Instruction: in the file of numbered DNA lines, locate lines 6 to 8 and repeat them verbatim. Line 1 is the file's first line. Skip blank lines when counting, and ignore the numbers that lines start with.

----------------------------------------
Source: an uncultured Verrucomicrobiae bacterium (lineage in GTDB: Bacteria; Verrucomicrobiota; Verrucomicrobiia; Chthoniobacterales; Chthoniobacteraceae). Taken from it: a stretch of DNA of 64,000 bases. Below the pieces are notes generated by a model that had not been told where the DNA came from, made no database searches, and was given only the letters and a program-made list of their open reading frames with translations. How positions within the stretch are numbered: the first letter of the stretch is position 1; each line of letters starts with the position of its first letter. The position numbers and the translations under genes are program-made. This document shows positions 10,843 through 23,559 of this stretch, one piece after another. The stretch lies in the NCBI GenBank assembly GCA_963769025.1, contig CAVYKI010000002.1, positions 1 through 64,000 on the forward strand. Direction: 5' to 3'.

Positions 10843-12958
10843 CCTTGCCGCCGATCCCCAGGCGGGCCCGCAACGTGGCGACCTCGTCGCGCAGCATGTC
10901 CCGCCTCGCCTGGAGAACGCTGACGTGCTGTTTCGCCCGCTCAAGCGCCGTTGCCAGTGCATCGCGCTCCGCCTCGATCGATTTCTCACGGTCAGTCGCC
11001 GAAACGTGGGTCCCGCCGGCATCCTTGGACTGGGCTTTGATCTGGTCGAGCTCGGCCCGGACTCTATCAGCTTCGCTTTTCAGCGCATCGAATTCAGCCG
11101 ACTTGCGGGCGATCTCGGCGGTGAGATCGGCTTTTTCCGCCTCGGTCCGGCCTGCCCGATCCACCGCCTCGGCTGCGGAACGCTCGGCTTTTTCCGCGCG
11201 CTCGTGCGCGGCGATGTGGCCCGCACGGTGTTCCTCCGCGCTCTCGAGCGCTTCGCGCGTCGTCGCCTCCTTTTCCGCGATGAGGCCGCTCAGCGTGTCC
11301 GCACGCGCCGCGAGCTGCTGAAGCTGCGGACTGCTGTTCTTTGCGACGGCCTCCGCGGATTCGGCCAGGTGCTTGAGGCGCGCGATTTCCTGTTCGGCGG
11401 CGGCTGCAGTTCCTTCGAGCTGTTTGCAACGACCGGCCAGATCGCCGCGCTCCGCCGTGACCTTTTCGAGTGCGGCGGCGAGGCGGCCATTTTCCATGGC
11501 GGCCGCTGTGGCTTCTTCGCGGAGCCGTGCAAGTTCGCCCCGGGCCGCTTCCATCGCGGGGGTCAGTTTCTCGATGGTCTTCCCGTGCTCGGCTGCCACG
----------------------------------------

11101 ACTTGCGGGCGATCTCGGCGGTGAGATCGGCTTTTTCCGCCTCGGTCCGGCCTGCCCGATCCACCGCCTCGGCTGCGGAACGCTCGGCTTTTTCCGCGCG
11201 CTCGTGCGCGGCGATGTGGCCCGCACGGTGTTCCTCCGCGCTCTCGAGCGCTTCGCGCGTCGTCGCCTCCTTTTCCGCGATGAGGCCGCTCAGCGTGTCC
11301 GCACGCGCCGCGAGCTGCTGAAGCTGCGGACTGCTGTTCTTTGCGACGGCCTCCGCGGATTCGGCCAGGTGCTTGAGGCGCGCGATTTCCTGTTCGGCGG